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Our surplus power problem could have been an opportunity with some foresight on battery storage

National Grid
National Grid

As we head into another May bank holiday under lock down, National Grid is forecasting record low power demand with potential high generation surplus. If it’s sunny on Saturday, which is it very possible, we could see an additional 4.2GW of extra power on the grid. A huge challenge for the grid to deal with, potentially leading to renewable generators being told to switch off, and something that could cost £500 million through the course of the summer.

It is a challenge that with some degree of foresight from policymakers to enable the clear appetite in the market for investment in battery storage, could have been avoided. Or indeed been an opportunity — imagine if we could store all of that surplus clean power.

Over the past five years we have been increasingly frustrated with government’s approach on the future of energy. The obsession with building more inflexible, expensive nuclear and the lack of foresight and diversity is staggering. Today we are seeing the evidence that such a policy is both short sighted and frankly childish.

The concept was simple — work out the detail and then raise funds to roll it out. The battery would support the site with its changing energy needs and in the future potentially support both the national and local grid. But following the announcement, a string of illogical policies battered away at the business case

The complete lack of leadership, policy and frankly intellectual rigour has led us to a place where very few batteries have been invested in here in the UK despite the interest across both equity and debt markets.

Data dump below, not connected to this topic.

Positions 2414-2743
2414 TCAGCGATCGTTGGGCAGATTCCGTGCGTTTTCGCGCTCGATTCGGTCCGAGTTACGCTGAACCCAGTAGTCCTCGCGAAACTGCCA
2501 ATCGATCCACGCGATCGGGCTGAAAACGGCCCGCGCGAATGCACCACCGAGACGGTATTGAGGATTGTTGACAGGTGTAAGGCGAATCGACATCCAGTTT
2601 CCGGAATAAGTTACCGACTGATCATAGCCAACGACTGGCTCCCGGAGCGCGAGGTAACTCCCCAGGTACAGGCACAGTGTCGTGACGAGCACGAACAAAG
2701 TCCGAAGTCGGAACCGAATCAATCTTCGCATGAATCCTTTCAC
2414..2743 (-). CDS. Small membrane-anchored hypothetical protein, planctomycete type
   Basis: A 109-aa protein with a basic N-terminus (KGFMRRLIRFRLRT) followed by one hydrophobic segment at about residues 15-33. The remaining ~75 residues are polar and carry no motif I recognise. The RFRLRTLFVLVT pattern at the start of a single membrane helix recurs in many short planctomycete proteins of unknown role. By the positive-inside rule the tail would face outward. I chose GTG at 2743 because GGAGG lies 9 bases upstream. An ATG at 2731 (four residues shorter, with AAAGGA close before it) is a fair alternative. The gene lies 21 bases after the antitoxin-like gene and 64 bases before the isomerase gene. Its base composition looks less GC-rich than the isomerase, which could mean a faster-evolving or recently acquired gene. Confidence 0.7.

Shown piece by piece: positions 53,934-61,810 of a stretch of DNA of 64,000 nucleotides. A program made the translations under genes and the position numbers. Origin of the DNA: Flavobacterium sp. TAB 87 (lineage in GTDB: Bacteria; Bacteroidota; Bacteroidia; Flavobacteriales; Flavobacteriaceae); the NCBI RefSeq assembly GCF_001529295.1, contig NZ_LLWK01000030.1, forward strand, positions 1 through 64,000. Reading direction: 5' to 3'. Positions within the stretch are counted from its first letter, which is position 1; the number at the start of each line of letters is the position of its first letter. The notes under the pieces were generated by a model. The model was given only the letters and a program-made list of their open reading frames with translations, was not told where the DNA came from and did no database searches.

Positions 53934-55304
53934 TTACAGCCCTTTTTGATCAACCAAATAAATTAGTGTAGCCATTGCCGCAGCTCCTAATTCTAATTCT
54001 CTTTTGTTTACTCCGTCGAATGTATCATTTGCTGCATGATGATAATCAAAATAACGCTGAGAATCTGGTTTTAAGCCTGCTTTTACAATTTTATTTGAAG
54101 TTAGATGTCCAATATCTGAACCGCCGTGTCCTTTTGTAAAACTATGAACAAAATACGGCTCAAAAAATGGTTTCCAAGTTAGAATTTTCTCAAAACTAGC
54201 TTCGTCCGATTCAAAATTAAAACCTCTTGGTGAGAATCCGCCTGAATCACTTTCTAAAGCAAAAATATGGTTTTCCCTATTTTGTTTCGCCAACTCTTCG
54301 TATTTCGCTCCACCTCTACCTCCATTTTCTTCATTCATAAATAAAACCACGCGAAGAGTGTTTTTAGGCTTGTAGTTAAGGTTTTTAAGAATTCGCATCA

The fundamental issue is that we have a marketplace that is not fit for purpose. A capacity market that is broken, a set of contracts that don’t encourage investment and a wholesale market that is inflexible, and are we seeing the impact of that today. The lack of diversity in our future thinking is bereft of challenge.

The hilarious irony is that renewables have long faced the criticism that they provide too little power, so the thought that they might produce too much has not dawned on the naysayers. It’s easy to switch of a wind turbine or a solar panel with just the flick of a switch. Or indeed a tidal power plant and hydro station — just let the water run through. We could do that today. But the market isn’t ready. The complexity of it creates too many conflicts.

And the renewables industry isn’t innocent, the CFD as a mechanism allows no capability for flexibility, so even if power prices go negative these sites will continue to generate.

What we need right now is some leadership. Let’s get rid of the capacity market, it’s not delivering the right outcomes – if we have the situation we are in today. Let’s rethink the wholesale market, and come up with a more equitable way of managing our power. But finally let’s not build any more nuclear power stations, they just don’t fix anything.

Firsthand experience
Firsthand experience
Two years ago, Good Energy announced a partnership with the Eden Project to invest in a large battery.